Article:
• If your computer hard drive is more than half full, programs and disk operations like copying and backing up will slow down, since the hard drive’s heads have to move farther across the spinning disk surface as they gather data. That’s a reason to pick a hard drive with more capacity than you think you’ll need when you buy a new computer. It’s also one of the advantages of SSDs (solid-state drives), which have no moving parts: They don’t slow down as they fill up.
  • Smart phones need a fresh (re)start. They’re actually full-fledged computers and need to be restarted every few days to purge memory reserved by programs no longer running and to fix glitches that can hinder performance.
  • To quickly find info about the new product you bought, download the manual, then use “Control F” (“Command F” on a Mac) to search for a particular word, etc.
  • Laptop or tablet? Here’s one way to tell what you need: Tablets are good for consuming media. Computers and laptops are good for creating it.
Photo: Roger Stowell

Cook rice in twice the amount of water recommended on the package. It could reduce any arsenic in the rice by 30 percent.


  • Don’t bother using nitrogen in your tires to keep up tire pressure. It’s a waste of money. Air is about 80 percent nitrogen anyway, and air or nitrogen will leak out of tires over time, our tests show. Check your tire pressure regularly.
  • Never wash or rinse raw chicken in the sink. You’ll splash germs around the kitchen and risk food poisoning.
  • To save money on airfare, shop online on weekdays, specifically from Monday evening about 8 p.m. ET to Thursday 8 p.m. ET. And the best time of all, according to one expert we interviewed: 3 p.m. ET Tuesday.
  • Vacuum filters need replacing twice a year or so. That will help ensure adequate suction.
  • Relax. Our surveys show that very few readers inadvertently destroy their electronic gear by dropping it, immersing it in water, or sitting on it.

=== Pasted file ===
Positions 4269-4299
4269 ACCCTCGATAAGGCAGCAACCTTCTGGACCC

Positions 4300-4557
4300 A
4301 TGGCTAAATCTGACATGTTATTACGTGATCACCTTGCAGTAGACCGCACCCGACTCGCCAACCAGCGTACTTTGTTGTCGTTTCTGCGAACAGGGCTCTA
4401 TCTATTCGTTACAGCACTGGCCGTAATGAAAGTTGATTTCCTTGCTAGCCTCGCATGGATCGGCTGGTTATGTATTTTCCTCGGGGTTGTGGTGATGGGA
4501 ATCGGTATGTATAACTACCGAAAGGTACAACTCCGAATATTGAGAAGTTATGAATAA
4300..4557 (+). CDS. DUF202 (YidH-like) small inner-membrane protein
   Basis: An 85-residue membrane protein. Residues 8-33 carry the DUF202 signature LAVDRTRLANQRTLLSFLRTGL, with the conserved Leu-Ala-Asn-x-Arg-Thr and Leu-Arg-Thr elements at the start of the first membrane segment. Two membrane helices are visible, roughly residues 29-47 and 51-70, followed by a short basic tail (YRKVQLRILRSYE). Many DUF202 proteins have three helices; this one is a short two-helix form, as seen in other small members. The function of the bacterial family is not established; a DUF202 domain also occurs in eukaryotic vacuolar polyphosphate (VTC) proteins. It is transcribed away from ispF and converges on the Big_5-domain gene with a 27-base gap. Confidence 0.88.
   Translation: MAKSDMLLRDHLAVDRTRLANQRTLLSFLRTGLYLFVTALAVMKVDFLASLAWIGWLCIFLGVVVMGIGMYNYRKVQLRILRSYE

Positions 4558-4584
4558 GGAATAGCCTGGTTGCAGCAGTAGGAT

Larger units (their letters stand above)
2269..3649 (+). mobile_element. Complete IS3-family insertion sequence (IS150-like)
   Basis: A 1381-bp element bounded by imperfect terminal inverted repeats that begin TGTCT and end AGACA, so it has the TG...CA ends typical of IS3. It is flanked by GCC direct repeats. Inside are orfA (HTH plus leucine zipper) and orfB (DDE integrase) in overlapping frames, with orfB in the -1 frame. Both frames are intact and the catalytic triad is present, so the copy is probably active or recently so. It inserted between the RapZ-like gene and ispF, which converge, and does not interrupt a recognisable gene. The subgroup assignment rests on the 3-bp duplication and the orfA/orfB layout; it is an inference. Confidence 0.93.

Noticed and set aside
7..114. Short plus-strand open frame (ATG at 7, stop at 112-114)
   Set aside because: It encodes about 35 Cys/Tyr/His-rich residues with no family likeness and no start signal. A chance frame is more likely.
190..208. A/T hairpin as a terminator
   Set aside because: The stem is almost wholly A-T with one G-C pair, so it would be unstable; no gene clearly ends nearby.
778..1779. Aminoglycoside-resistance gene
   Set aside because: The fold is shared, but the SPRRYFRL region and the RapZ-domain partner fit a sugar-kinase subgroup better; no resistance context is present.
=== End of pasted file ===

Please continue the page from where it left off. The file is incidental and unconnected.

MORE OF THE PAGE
Fire extinguishers, smoke detectors, and carbon monoxide alarms have expiration dates (typically 12 years for single-use extinguishers and five years for the others). Write down the dates where you can see them to know when to replace the devices.


  • When it’s time to clean and store the stainless-steel carafes we use in our coffee tests, we fill them with hot water, add several denture tablets, and let them soak overnight. The results are amazing. Scrupulous rinsing is essential—unless you enjoy that “minty fresh” taste in your coffee.
  • Your lawn mower will cut better if after each use you turn it on its side and rinse it off.
  • With photographs and home videos, back everything up. Then back it up again. Too many people lose those cherished moments. Many of our experts back up to external hard drives and cloud storage services.
  • Don’t reuse water from your dehumidifier. It contains dust, mold, pollen, and other irritants.
  • Your smart-phone lens can easily pick up smears and dust, and make your photos look blurry and dirty. Use a microfiber cloth to clean it.
  • If you think granola is healthy, think again; it’s often loaded with fat and sugar. Try mixing it with a puffed cereal to lighten the calories.

When you read food labels, don’t assume that a health claim applies to everything on the nutrition panel. Low-fat foods may claim to be good for heart health, but they may also be high in sodium or sugar.


  • If you feel you were tricked, manipulated, or maneuvered into an unfair consumer transaction, never be sheepish or too embarrassed to demand your money back or to undo the deal.
  • In cars, leather or leather-like seats are much easier to clean than fabric.
  • To conserve your smart- phone battery, seek strong signals and don’t bury the phone in a desk; it uses more power trying to access a weak signal. Turn off Wi-Fi, Bluetooth, and other wireless access when you’re out of range. Reduce screen brightness. And cut the number of times you allow updates of news, e-mail, and other network feeds.
  • No matter how fancy they look, dried plums are prunes. Don’t pay extra for clever packaging.
  • Generators aren’t supposed to get wet. Get a cover.(Manufacturers make them.)
  • Never, ever take out a payday or auto-title loan. Those small, short-term loans come with interest rates of several hundred percent. Research suggests it takes people five months to pay them off.
  • Need help with research? The public library is a resource many people overlook. Libraries subscribe to databases you undoubtedly don’t, and librarians can find information not easily available with a Google search or to a person without library-science training.